You go up the stairs to the bar in the Mount Sion clubhouse, turn at the landing, and you face a large photograph by the doors at the top.
Frankie Walsh with the Liam MacCarthy Cup.
“There’s a lot of photographs of Frankie here,” said Pádraic Fanning yesterday. From a family steeped in the Waterford city club, Fanning was one of the many mourners at Walsh’s funeral.
“He’s really part of our history. He played a huge part in our victories, in what we became as a club, really. Everything good about our club, Frankie epitomised it. The club was everything to him.”
Fanning pointed to Walsh’s presence in the club only a couple of weeks before he died: “That was his routine – he was always around, always there to give lads advice, even small kids who wouldn’t really have known about him or what he’d achieved.
“He was like that with everybody. He mixed with everybody, and they all looked up to him, and even those small kids knew him.”
Walsh’s fame in the GAA community at large rested to a large degree on the annus mirabilis in Waterford’s hurling history, 1959, when beating Kilkenny in an All-Ireland final replay became the pinnacle for the men in white and blue.
But it was fitting to remember him also in the Mount Sion clubhouse yesterday. As a boy in the Christian Brothers secondary school of the same name he won a Harty Cup medal in 1953. He added a round dozen county senior titles with the club in the ensuing two decades.
In the days before provincial or national club championships, the club tournaments of the late 50s and early 60s were another battleground where Walsh shone. At yesterday’s funeral ceremony some of them were recalled: the Dunhill suit-lengths tournament. The Cork churches tournament. Those games were as keenly contested as any by the clubs involved stellar outfits such as St Vincent’s of Dublin, Thurles Sarsfields, Glen Rovers of Cork. The Mount Sion side Walsh starred for looked them all in the eye as equals.
After Waterford, Walsh lived for his club.
“In 1991 I was captain of Mount Sion, and he was the manager, and he was fantastic,” said Shane Aherne.
“He’d show you how to do certain things on the field, he was always straight with people – you always knew where you were with him, there were no grey areas.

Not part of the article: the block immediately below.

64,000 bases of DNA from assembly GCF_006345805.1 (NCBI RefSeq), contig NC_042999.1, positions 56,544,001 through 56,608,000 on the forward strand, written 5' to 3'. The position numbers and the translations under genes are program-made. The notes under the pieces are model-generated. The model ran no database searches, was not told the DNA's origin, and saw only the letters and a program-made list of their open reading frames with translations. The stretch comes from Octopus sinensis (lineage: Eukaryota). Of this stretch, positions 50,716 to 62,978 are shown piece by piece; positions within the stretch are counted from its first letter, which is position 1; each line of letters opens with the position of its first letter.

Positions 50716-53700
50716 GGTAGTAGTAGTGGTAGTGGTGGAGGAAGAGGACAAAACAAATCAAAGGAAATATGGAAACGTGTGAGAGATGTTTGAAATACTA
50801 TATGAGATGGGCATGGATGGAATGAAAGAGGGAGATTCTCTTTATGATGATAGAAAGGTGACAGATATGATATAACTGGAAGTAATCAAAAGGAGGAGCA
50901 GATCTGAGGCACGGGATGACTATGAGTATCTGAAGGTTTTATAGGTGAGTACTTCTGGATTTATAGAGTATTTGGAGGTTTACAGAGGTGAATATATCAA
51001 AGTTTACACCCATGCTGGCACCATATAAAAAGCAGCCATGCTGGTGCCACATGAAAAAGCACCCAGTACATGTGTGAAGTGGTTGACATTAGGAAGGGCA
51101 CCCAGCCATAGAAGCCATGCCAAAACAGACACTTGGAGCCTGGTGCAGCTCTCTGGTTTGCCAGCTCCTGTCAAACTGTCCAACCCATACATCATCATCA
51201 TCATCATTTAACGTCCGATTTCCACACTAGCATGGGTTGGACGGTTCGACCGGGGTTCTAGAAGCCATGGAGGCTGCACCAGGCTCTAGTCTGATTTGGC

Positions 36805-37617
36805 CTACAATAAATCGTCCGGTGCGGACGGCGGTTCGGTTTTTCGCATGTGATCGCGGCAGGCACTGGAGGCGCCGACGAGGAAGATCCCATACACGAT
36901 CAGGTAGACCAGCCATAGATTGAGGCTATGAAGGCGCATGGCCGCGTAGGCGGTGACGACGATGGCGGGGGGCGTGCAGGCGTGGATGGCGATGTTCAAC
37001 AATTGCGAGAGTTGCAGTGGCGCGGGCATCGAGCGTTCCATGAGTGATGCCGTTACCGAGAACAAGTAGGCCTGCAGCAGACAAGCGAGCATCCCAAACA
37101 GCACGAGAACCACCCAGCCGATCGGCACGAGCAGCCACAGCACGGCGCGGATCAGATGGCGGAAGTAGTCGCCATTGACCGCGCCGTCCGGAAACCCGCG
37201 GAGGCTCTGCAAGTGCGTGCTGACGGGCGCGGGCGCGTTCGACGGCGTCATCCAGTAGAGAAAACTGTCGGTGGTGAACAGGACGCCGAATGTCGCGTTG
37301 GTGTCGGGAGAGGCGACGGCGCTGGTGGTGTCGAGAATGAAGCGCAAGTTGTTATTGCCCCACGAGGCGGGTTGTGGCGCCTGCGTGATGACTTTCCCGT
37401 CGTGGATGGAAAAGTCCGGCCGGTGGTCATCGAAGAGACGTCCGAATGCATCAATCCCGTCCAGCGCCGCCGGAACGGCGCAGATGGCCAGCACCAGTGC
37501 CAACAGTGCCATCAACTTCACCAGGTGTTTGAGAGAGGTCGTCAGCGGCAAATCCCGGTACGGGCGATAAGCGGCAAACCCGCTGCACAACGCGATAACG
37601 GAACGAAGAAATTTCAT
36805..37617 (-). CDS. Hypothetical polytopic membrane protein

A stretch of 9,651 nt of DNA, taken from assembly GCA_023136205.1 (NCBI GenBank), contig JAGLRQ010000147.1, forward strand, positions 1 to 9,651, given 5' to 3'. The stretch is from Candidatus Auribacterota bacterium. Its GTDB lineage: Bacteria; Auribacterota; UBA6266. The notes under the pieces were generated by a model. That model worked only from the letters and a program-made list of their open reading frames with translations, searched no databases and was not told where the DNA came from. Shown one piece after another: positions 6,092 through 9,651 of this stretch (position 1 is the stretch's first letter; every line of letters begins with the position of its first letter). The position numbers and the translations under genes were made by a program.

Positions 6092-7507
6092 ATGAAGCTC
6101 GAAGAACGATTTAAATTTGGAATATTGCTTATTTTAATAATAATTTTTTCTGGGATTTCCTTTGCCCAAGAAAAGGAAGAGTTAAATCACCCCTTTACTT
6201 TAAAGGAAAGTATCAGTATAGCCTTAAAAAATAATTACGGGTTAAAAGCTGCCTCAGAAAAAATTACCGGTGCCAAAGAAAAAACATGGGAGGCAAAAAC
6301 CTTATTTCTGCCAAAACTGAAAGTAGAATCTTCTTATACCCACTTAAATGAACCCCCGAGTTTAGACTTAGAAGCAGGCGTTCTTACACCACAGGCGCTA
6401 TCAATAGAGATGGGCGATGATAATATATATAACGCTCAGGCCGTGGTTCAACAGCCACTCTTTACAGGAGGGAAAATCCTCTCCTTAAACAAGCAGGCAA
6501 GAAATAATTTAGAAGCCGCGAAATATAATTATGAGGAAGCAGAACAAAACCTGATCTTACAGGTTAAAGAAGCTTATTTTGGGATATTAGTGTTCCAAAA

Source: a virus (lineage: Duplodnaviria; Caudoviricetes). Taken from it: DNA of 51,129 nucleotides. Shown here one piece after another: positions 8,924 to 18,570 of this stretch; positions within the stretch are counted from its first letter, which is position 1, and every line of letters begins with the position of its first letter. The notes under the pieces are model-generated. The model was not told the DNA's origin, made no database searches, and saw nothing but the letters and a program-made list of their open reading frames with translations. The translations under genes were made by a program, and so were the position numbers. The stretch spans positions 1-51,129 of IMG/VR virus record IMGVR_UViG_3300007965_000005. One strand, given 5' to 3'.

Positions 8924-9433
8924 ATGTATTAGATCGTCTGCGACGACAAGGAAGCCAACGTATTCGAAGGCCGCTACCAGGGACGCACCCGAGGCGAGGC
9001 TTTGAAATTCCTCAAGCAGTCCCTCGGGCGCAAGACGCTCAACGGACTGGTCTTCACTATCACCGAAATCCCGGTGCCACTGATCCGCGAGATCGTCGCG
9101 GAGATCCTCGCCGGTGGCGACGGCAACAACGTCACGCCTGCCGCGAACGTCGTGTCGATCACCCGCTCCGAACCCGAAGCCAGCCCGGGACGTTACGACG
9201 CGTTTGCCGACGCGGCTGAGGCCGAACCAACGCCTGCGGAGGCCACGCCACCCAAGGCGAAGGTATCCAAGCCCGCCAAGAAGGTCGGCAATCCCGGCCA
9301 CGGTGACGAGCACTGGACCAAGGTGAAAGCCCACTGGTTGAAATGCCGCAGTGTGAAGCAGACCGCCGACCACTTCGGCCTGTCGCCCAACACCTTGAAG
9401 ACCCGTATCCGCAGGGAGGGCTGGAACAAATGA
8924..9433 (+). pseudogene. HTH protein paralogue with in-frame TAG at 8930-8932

“Back in 1991 he wouldn’t have been a young man but he got involved because we needed someone good, we needed someone strong, and because it was Mount Sion there was no way he wouldn’t pitch in. We didn’t win the championship that year, but we all learned a lot from being in a dressing room with Frankie Walsh.
“He was a huge hurling man, Waterford and Mount Sion, but in latter years he put in huge work in Mount Sion. That was his focus. He was a leader – he led by example the whole time, and he didn’t believe in standing back and letting others do the work – he pitched in and worked as hard and tried to get things right.”
As for the long reign commemorated by that photograph on the clubhouse steps, Aherne and Fanning agree on one point. Walsh was always keen to have another player become the most recent All-Ireland-winning captain in Waterford.
“He was always hoping someone would take that monkey off his back,” says Aherne. “He certainly wouldn’t have been one of these fellas who just wanted that glory for himself.
“Maybe with his passing someone will step in, but he’d have liked to see someone do it in his own lifetime.”
“For him it was always about Waterford and Mount Sion, but it wasn’t about him – he wanted Waterford to win all the time, and he wanted that All-Ireland famine to end.
“You’d hope so, that it might inspire some young lads to drive on and take over. Because with Frankie gone, now there’s no living senior All-Ireland captain in the county.”
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